Voices: Don’t be fooled by King Charles’s ‘slimmed down’ coronation

·5-min read

I sometimes feel a little bad for King Charles III. Not that bad, obviously; an accident of birth basically made him a minor God to an island nation, like if one of those Easter Island heads lived in the biggest house you’ve ever seen and had a hat made out of stolen diamonds. But speaking purely on a relative scale, he’s definitely the most pitiable of the royals.

Imagine waiting 73 years to be crowned king, and when it finally happens, the country is too constantly-on-fire for you to actually enjoy it. You want all the serfs to get all excited about your new hat and your big chair, but they’re too busy crying about how their children might not make it through the winter to give you the time of day. It’s selfish, is what it is.

Credit where it’s due: according to a royal source, the new king has reportedly said that when the time comes for him to officially take the throne, he will have a “slimmed down” version of the ceremony. The smaller-scale proceedings are intended to demonstrate to the nation that its new ruler understands the difficulties it is currently facing, including the cost of living crisis.

There haven’t really been any details yet on what a “slimmed down” coronation will entail. But unless it’s literally Camilla filming Charles with a GoPro as he slowly lowers a baseball cap onto his own head, I’m pretty confident that it’s still going to cost more than most of us will make in 10 lifetimes. There have been reports that the ceremony “will retain the pomp that people would expect from a major royal event,” so it’s probably going to cost a fair bit more than your average office Christmas party. I assume it just means they’ll be making the cape out of velvet, instead of the usual unicorn fur.

Don’t get me wrong, it’s better than nothing. But that’s all it is. We’ve already had a mandatory week-and-a-half of bleating excess after the death of the previous monarch, so saying they’re going to pare back the welcome party for the next one feels a little hollow. It’s like giving a tenner to the NSPCC after burning down an orphanage. I mean, I’d rather have it than not, but it’s going to cost more than that to replace all this gruel.

Promising to “retain the pomp” also kind of misses the point of cutting back in the first place. In many cases, it’s the pomp that makes people angry. When it comes to this type of event, I don’t really know where that money goes. I don’t think I’ve been out of my overdraft since 2018, so I don’t know the difference between a coronation that costs a million quid and one that costs 10 million.

But I do know that it looks like to put on a servile, fawning display for somebody just because they hit the jackpot in the birth lottery. And I damn sure know what it’s like to watch that display while a voice in the back of my mind asks whether I’ll be able to make rent come December. Hell, I spent most of Monday doing that.

There’s also something kind of sad about the fact that it needs to be slimmed down at all. I know that sounds kind of weird, given the context of this article, but I mean it. Here’s the thing about dirty lefty socialists: we don’t actually want to live in a country where we have to scrutinise every disgusting display of wealth by our self-appointed overlords.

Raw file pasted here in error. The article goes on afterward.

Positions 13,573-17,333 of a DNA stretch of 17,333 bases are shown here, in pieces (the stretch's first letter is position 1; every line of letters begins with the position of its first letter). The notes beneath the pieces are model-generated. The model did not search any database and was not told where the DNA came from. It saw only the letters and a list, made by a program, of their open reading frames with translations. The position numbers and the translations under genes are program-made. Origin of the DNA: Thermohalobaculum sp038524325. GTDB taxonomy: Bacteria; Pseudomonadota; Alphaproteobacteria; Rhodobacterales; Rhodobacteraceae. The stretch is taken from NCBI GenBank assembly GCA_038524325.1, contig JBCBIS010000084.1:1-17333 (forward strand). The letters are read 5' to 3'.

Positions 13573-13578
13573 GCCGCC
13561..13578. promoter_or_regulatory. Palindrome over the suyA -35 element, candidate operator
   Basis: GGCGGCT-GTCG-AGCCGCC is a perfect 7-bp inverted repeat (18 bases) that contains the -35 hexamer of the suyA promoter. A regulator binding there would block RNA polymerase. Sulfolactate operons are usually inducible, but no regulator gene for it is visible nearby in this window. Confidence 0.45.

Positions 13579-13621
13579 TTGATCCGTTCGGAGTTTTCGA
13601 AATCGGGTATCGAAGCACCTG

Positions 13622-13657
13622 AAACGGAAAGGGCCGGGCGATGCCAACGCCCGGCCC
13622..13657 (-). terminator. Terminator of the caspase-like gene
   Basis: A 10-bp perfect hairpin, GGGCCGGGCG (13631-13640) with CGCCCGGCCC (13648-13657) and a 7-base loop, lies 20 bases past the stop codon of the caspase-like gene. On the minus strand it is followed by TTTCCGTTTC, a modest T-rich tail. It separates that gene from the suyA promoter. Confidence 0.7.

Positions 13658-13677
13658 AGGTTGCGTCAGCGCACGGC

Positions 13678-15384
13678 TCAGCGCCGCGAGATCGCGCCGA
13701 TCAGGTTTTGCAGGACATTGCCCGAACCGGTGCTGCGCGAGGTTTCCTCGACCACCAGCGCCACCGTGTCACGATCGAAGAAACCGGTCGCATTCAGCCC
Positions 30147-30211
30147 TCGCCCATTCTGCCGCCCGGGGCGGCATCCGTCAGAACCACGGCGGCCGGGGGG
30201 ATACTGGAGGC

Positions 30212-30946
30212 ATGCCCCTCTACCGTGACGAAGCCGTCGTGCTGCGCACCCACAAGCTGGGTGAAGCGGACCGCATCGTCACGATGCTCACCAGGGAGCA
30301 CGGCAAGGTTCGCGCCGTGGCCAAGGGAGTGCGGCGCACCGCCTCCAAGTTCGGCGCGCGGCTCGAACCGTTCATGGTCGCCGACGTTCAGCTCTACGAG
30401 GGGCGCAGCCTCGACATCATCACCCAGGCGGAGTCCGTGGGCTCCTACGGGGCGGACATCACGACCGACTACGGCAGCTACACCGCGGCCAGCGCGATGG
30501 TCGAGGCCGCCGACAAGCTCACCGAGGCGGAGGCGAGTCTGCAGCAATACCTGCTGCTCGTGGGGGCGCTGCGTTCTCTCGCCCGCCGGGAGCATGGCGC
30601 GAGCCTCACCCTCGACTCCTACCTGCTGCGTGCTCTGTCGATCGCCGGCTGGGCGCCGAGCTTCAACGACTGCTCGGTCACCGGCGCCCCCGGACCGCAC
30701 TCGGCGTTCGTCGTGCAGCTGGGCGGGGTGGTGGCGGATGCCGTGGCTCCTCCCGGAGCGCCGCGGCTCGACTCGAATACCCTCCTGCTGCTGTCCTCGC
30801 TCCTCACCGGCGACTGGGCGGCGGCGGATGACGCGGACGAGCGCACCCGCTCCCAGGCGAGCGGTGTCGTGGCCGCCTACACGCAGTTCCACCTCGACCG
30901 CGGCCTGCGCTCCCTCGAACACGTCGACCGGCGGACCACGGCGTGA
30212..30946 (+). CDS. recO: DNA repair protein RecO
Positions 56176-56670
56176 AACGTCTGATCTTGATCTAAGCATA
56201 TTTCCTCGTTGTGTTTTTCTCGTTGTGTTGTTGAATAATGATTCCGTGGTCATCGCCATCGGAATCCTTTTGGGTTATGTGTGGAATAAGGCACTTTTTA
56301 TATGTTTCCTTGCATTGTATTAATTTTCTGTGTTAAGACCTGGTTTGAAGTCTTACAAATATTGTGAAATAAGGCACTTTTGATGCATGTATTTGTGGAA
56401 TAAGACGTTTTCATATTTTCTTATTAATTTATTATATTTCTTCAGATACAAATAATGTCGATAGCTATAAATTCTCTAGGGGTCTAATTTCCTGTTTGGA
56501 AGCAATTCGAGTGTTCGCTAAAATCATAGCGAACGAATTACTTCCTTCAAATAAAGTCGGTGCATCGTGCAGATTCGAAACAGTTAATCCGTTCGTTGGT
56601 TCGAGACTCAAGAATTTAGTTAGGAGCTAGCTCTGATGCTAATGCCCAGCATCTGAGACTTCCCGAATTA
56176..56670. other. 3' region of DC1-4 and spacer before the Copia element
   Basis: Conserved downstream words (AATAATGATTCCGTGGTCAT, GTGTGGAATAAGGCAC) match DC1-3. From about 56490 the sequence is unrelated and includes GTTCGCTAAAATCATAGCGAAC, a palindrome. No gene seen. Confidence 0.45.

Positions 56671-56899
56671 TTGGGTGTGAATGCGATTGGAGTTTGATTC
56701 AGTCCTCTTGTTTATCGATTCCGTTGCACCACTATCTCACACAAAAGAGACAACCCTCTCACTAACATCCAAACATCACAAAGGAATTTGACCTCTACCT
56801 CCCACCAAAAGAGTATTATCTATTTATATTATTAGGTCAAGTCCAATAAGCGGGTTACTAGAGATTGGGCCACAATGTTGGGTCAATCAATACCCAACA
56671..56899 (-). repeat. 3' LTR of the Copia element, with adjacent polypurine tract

I’d love to live in a version of Britain where something as potentially uplifting and historically significant as a coronation could go by without my first thought being “but what about all the people who are going to freeze to death?”

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I sometimes think that royalists believe people like me get off on complaining about this sort of stuff, but we really don’t. I just find it so sad that we can see a financial disaster on the horizon that’s going to impact millions of working class people, and the guys who aren’t going to be affected by it at all feel comfortable enough to say: “You know what this country needs right now? A party where everything is made of gold.”

The fact is that the existence of a monarchy in 21st century Britain – or at least, in this version of 21st century Britain – is already a big enough slap in the face that promises like Charles’s end up meaning very little. You can’t really remedy the fact that we arbitrarily elevate a single family to the status of deities while letting millions of others live and die in poverty by promising to spend slightly less on that family’s next big shindig.

I know that people like to argue that these sorts of events have a much deeper symbolic value, but as somebody who spent the past eight years teaching poetry, I promise you this: symbolism doesn’t feed hungry kids. It doesn’t keep the lights on. It also doesn’t retain its intended meaning when presented in the wrong context.

In a happy, prosperous nation, a coronation can be one of those things that we tell our kids about. It’s a synecdoche of what it means to live here in the UK, and to participate in this country’s shared history. But we don’t live in a happy, prosperous nation. We live here, and we’re struggling, and the last thing we need is a visual representation of just how good most of us will never have it.